WILL Jones was the outstanding individual during a performance at Buxton last weekend that manager Carl Macauley rated as among the best of his tenure.

The front man scored his first goal in a Northern Premier League top-flight match this season and Witton Albion went on to record a 5-0 victory.

That made him the obvious subject for our sports writer Andrew Simpson’s player interview:

AS: Was it as good being on the field last Saturday as it was for those of us watching?

WJ: It was nice to be in a game where everything went our way; it seemed as though the ball went in each time we had a shot!

We felt in control and we dominated the whole game after the first 10 minutes or so when we got bombarded a bit by them a bit.

The second goal helped, and we could hear them getting a rollicking from their management team at half-time.

Luckily we got a third early in the second-half and you could sense that they just gave up.

AS: Let’s talk about your goal. Describe how it felt.

WJ: It was just relief, nothing else! I’m a striker, and we’re judged on whether we score or not.

It’s not really happened for me in front of goal this season, although it’s not for the want of trying I can assure you.

Now I’m off the mark, I hope I can get a few more.

If I’m honest, occasionally I’m my own worst enemy because I like to drop in and help out in defence when we don’t have the ball and I haven’t got back into a position from where I can score.

That compromises me, and perhaps I need to be more selfish.

AS: Were you aware that some Buxton supporters joined in the applause when you were substituted?

WJ: That’s probably a first for me! I didn’t notice, no, because I was clapping towards our fans behind the goal.

A couple of people on the coach mentioned it though when we were on our way home.

Their supporters had been giving me earache about my weight earlier in the game, and so it’s good to know I won one or two of them over.

AS: You seemed to enjoy playing as a lone striker. How was that for you?

WJ: I played up front on my own for most of the season at Burscough when we reached the play-offs a few years ago.

So I’ve done it, and I’m used to it.

There is responsibility on you, more so than when there are two guys there, because you’re expected to hold up the ball and put yourself about a bit.

The lads in midfield made it so much easier for me though because they worked so hard to get around me when we had possession.

That’s an area we’ve tried to improve because at times when it’s been me and Rob [Hopley] up there together then we’ve been isolated and we’ve fallen into a trap of playing long balls to try and relieve some pressure.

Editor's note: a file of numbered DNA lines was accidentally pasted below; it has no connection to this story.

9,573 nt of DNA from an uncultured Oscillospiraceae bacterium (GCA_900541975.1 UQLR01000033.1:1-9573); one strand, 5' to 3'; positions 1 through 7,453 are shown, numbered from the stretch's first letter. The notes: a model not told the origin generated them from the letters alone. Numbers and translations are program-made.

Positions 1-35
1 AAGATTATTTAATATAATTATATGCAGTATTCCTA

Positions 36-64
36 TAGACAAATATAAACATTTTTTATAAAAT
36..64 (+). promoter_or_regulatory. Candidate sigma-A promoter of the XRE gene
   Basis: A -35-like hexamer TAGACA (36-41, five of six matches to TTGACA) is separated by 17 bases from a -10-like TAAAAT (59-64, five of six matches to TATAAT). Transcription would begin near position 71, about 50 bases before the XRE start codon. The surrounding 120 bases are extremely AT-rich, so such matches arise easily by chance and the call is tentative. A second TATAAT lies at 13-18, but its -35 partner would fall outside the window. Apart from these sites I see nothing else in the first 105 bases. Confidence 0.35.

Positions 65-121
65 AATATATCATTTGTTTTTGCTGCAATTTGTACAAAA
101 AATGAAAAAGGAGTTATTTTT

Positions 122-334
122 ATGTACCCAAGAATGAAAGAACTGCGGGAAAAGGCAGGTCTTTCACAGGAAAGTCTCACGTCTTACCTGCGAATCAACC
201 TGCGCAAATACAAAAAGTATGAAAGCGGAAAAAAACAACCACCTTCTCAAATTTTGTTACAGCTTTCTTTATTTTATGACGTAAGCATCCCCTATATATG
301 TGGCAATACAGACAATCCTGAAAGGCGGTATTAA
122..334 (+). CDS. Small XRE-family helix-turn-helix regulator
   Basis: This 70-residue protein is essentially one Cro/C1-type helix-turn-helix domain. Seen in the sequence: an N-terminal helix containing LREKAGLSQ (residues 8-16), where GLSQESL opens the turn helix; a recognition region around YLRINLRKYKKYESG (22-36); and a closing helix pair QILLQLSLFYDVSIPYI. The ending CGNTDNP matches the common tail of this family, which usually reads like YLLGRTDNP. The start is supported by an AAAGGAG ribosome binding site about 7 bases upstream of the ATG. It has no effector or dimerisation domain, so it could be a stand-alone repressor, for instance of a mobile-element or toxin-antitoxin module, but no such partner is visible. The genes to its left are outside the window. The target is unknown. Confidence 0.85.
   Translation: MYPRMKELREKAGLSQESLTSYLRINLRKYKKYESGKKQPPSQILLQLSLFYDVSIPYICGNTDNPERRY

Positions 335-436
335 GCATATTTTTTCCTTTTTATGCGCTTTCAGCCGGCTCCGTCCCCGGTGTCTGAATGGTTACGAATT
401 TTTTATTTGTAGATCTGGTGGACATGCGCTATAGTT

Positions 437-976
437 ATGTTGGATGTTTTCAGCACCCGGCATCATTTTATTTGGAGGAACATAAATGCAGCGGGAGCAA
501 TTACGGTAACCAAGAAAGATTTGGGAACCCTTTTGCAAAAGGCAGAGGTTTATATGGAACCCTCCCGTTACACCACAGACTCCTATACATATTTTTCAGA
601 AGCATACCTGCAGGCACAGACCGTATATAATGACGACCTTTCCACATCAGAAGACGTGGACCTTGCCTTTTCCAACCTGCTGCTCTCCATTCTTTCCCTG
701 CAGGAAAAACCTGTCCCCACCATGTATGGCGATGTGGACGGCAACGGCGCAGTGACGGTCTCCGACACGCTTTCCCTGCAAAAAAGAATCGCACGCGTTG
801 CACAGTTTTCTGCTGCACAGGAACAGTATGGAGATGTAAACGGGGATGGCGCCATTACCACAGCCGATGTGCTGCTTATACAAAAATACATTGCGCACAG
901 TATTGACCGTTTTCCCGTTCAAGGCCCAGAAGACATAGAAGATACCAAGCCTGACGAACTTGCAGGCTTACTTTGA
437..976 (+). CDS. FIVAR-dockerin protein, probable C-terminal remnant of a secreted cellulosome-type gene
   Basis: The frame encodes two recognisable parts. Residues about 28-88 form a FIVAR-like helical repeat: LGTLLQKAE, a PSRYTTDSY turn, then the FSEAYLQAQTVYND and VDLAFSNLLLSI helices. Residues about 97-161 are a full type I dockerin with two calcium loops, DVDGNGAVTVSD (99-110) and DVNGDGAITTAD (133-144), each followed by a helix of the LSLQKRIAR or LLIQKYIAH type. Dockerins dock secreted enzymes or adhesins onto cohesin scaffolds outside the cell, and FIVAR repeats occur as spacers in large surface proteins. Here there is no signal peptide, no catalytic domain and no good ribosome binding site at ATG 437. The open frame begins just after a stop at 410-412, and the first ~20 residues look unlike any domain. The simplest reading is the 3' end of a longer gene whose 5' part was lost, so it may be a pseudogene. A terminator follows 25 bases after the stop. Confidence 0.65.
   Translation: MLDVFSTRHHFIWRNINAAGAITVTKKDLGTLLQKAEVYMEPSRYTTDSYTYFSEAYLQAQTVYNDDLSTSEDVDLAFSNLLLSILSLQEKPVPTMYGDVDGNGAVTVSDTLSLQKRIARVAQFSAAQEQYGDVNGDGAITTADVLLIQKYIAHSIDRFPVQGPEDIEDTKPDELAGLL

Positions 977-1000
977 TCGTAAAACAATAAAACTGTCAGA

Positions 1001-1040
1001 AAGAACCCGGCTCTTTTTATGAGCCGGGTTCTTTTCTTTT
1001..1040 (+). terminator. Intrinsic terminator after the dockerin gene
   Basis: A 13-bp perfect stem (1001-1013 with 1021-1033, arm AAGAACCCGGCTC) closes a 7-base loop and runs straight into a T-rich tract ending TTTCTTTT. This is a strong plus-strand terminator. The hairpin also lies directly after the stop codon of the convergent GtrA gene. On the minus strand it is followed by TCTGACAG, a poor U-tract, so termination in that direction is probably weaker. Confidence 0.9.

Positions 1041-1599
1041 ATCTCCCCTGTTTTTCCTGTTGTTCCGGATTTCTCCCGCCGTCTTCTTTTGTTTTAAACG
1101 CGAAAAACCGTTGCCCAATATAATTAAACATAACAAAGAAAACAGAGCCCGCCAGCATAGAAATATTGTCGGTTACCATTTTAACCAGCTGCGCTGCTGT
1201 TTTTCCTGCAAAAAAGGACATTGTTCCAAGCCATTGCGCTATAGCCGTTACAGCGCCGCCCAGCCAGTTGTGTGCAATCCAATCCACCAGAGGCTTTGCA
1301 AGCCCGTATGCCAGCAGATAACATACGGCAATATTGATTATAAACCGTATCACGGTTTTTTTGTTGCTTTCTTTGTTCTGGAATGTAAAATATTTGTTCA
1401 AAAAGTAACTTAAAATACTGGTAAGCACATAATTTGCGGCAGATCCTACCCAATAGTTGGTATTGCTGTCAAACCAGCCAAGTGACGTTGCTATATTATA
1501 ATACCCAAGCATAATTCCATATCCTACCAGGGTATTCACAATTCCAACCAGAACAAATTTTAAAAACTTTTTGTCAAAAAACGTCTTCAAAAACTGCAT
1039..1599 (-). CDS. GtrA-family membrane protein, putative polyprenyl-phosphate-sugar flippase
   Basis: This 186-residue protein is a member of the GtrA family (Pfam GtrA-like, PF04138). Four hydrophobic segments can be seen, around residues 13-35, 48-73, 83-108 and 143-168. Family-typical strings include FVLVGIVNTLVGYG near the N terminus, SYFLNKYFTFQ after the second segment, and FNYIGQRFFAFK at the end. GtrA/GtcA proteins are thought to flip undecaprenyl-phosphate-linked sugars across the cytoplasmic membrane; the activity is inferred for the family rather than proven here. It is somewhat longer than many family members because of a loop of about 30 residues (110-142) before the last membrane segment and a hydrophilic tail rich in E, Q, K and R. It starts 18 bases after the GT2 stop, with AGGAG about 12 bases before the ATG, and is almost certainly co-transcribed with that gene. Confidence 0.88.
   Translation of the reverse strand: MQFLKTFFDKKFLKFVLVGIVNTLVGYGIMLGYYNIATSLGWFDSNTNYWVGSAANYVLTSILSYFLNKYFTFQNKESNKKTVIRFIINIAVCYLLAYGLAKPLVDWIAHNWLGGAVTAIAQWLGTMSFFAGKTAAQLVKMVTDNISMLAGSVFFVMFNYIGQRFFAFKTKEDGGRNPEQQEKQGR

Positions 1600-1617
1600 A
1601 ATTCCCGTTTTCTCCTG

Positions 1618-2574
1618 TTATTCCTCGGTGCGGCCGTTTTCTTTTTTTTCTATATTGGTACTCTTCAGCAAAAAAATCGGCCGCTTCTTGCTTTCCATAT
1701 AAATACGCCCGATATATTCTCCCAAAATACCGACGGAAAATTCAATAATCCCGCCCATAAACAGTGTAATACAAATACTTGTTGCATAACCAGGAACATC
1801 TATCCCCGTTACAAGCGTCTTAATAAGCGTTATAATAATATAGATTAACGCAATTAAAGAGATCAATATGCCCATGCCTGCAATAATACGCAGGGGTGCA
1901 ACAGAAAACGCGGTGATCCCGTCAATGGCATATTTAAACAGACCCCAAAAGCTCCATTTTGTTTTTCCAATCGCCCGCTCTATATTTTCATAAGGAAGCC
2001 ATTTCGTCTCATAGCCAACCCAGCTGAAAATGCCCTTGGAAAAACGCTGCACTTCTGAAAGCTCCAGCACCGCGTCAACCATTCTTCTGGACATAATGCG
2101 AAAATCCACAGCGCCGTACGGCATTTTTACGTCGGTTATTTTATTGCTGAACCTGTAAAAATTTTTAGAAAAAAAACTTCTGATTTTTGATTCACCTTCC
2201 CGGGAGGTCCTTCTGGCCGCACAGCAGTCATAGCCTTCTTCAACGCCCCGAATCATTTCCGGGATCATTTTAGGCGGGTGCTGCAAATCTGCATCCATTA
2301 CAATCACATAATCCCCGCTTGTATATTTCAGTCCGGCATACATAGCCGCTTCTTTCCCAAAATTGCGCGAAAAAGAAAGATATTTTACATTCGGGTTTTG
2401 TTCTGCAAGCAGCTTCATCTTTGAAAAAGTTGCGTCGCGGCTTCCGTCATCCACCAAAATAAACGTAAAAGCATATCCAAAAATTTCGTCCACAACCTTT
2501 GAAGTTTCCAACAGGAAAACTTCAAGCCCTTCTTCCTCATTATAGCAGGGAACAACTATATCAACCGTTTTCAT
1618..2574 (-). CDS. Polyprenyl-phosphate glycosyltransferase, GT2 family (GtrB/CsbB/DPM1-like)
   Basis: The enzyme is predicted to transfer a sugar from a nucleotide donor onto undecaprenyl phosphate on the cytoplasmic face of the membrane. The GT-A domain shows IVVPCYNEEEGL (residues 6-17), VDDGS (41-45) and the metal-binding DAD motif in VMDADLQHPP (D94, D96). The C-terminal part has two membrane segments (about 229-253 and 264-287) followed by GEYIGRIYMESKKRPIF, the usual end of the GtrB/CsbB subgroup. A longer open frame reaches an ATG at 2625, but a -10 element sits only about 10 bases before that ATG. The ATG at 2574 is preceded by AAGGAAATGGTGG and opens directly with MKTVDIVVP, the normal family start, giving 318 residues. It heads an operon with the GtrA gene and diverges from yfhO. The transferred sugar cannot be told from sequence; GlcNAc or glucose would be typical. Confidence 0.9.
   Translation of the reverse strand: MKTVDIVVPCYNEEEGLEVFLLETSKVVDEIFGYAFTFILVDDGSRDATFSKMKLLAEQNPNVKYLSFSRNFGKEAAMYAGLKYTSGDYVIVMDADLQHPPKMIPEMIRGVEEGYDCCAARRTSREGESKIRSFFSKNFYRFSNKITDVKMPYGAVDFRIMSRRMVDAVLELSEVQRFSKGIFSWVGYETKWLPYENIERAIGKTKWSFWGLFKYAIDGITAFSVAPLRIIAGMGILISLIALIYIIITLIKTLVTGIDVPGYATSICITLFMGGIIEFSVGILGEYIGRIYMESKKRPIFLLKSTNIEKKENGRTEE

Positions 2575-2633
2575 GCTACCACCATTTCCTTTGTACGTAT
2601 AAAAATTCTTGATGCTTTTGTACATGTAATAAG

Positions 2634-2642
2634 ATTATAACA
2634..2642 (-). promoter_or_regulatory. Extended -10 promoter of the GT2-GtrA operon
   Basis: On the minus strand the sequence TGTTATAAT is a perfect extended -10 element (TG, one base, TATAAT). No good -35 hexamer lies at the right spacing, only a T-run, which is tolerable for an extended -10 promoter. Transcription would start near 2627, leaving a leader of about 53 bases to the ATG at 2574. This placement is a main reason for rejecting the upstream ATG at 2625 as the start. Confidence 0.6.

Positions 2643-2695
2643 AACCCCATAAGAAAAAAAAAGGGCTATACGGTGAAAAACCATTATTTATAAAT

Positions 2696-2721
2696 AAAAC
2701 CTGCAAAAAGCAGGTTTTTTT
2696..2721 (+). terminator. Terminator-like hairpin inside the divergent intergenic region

Northwich Guardian:

Will Jones, pictured in action against Stalybridge Celtic earlier this month, demonstrated his versatility as a lone front man during a 5-0 thrashing of Buxton last weekend. Picture: Keith Clayton

AS: Attention turns back to the FA Trophy this weekend and another higher-ranked opponent. That doesn’t bother you though, does it?

WJ: I wouldn’t write us off! It’s probably fair to say Leamington will be expected to beat us; they’re at home and are in the league above.

But we’ve shown already this season, when we played Spennymoor and FC United in the FA Cup, that we can perform in these games.

AS: Why have Witton been able to produce those performances time and again in these big cup games. Is there a secret?

WJ: I’m not sure there is. As a non-league player, you always want to do as well as you can in the FA Cup because of the potential rewards.

For us, that’s a chance to play against a Football League side or to get on the TV.

Of course, we know the financial benefit to the club as well.

With all of those things in the mix then, and more things on the line – it’s a one-off game and rarely do you get a second chance – then I guess that’s why you sometimes find a bit more when you need to.

AS: With that in mind, was it important then for Witton to play how they did at Buxton in a league game?

WJ: We feel strongly that we’re in a false position in the table; we’re better than that.

There have been one or two occasions this season when we’ve had a kick in the teeth, or not played well, in a league game immediately after we’ve done well in the cup.

That consistency hasn’t been there yet, and that’s why we really wanted to make sure we put some points on the board [at Buxton].

If we play like that more often, then I’m confident we’ll rise up the league pretty quickly.

It can be frustrating switching between competitions and losing ground in the league because you don’t seem to find any rhythm.

We’ve seen it happen to one or two teams last season; they did well in the cups and found themselves with seven or eight games in hand.

But if you ask me whether I’d rather not have a run like we’ve had then I’d say ‘no’ every time.

We’ve enjoyed it, and hopefully we can for a little longer.